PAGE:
Could Bahrain be an up-and-coming Jewish tourism destination?

First ever US synagogue delegation visits the small Gulf state.

City view of Bahrain's capital Manama (photo credit: HAMAD I MOHAMMED / REUTERS)
City view of Bahrain's capital Manama
(photo credit: HAMAD I MOHAMMED / REUTERS)
Prominent US rabbi Marc Schneier hopes to see more and more Jewish delegations visiting Bahrain after he led the first-ever congregational mission to Bahrain last week, at the invitation of King Hamad bin Isa Al Khalifa.
His delegation, a group of 18 members of the Hampton Synagogue – located in Westhampton Beach, New York – was the first Jewish congregation to visit an Arab country in the Gulf.
Schneier, the president of the Foundation for Ethnic Understanding, is deeply involved in cultivating Jewish-Muslim relations and has been visiting the Gulf state since 2011. He went on this particular trip with a specific objective: To visit the small Jewish community there, and for his community to see the king’s commitment to religious and interfaith dialogue.
“My hope is that it will inspire other Jewish congregations around them to follow suit – I am a great believer in the importance of Muslim-Jewish engagement, which is not only for the benefit of both communities but could also help bring Israel and the Gulf nations closer together,” Schneier told The Jerusalem Post on Thursday, the day after he flew to Israel from Bahrain.
The Hampton Synagogue Congregational Mission met with leaders of the Bahrain Jewish Community including former ambassador of Bahrain to the United States Huda Nonoo and current member of Bahraini parliament Nancy Khedouri and community leader Michael Yadgar (photo credit: COURTESY OF THE FOUNDATION FOR ETHNIC UNDERSTANDING.)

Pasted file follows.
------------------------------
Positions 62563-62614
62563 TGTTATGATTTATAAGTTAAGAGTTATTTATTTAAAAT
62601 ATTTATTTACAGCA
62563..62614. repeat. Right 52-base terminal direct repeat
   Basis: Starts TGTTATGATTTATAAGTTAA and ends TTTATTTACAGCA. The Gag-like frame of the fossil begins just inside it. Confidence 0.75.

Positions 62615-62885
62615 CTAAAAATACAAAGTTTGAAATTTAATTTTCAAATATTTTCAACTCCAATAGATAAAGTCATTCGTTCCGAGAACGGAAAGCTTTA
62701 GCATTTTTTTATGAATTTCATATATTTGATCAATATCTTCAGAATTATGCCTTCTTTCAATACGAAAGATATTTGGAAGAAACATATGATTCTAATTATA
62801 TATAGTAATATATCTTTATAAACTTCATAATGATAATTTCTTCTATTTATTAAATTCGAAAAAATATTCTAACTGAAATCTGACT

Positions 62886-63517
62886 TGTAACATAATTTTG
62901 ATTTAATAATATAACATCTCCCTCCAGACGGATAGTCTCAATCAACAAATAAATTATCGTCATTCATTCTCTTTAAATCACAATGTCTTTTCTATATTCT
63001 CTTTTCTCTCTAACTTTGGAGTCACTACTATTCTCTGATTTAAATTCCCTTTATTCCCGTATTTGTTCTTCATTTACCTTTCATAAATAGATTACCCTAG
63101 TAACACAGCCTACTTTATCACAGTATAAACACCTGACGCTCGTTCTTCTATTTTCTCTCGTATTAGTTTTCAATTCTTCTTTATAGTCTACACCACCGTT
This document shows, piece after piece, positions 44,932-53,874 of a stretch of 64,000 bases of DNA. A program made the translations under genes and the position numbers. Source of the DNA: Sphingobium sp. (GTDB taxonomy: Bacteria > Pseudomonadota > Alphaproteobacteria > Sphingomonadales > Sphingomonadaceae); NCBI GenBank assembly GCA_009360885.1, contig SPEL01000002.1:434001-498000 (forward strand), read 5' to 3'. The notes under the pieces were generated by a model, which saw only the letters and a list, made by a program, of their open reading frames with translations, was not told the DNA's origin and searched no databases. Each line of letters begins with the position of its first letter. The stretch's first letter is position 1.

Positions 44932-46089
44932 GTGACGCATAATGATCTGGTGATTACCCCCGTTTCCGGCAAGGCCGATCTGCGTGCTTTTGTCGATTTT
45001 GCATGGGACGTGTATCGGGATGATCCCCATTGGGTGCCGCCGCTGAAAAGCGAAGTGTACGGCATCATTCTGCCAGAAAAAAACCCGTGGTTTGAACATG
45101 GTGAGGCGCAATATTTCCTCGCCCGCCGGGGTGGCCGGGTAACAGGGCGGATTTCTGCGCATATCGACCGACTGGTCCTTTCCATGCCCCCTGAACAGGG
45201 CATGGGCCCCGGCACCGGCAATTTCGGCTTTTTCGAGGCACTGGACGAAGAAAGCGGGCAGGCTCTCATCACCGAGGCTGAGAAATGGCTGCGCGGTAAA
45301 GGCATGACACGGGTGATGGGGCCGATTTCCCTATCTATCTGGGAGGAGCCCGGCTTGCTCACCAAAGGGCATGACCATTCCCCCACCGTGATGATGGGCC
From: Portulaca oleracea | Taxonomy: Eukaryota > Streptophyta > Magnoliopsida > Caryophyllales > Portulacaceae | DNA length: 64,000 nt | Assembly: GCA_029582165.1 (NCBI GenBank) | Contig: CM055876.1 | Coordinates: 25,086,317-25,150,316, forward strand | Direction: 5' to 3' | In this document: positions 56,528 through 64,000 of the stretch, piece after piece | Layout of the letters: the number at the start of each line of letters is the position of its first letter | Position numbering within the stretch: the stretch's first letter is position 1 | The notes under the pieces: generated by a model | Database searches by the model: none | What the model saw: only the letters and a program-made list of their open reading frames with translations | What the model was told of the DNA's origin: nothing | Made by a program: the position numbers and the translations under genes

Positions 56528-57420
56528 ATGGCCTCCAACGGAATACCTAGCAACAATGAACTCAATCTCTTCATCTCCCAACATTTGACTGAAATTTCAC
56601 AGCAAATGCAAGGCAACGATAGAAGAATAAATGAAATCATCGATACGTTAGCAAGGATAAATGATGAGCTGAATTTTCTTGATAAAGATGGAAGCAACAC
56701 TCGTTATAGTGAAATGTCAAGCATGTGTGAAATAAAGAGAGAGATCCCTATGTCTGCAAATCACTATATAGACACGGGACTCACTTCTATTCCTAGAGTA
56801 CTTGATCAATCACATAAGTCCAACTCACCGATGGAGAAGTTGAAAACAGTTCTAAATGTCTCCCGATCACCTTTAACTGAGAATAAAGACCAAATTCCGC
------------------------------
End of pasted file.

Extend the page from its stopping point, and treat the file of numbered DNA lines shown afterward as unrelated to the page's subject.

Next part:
One of the reasons he chose Bahrain out of the six Gulf states is because it has a historic Jewish community of 37 people with whom he has been in contact for a while.
Among them is Huda Nonoo, a Bahraini Jew who currently serves as a member of the country’s parliament and has previously served as Bahrain’s ambassador to the United States. Nonoo is believed to be the first Jew ever to represent an Arab country to the US.
The delegation also met with Nancy Khedouri, Jewish representative in the National Assembly of Bahrain, and prominent attorney Michael Yadgar.
The community hosted the delegation in their historic synagogue, and they visited the Jewish cemetery together. “They are very supportive of this initiative,” Schneier remarked.
Schneier also met with the country’s Tourism Minister Zayed bin Rashid Al Zayani to see how he would react to the idea of making Bahrain a destination for Jewish people around the world. He said the idea was met with “great enthusiasm” and willingness to invest time and resources into it.
Zayani is also the chairman of the national airline Gulf Air and Schneier expressed hope that by 2021 there would be direct flights between Bahrain and New York.
“It was very very positive and very productive,” Schneier said.
The minister is scheduled to visit the US next month and to meet with rabbis and Jewish representatives to discuss opening this “new frontier of Jewish tourism” to Bahrain.
He sees this beginning with more Jewish leadership trips to the country. The Jewish Federations, for instance, he says “are always looking for something intriguing to do before their meetings in Israel, so it would be good to put Bahrain on the map and a way of acknowledging the efforts the king has made in reaching out to Israel,” Schneier says.
Khalifa, he points out, was the first Gulf leader to publicly denounce Iran as a “state of terror[ism] and extremism” and lead the Gulf Cooperation Council to formally label Hezbollah as a terrorist organization, which it did in March 2016.
In practical terms of making the destination accessible to observant Jews, Schneier said he “planted the seeds” with regards to hotels offering kosher food and restaurants, and to make the synagogue functional and active rather than just a historic site.
On a diplomatic level, Schneier believes that “we are on the cusp of diplomatic relations between Israel and the Gulf – I don’t think it’s a question of if, I think it’s a question of when.”

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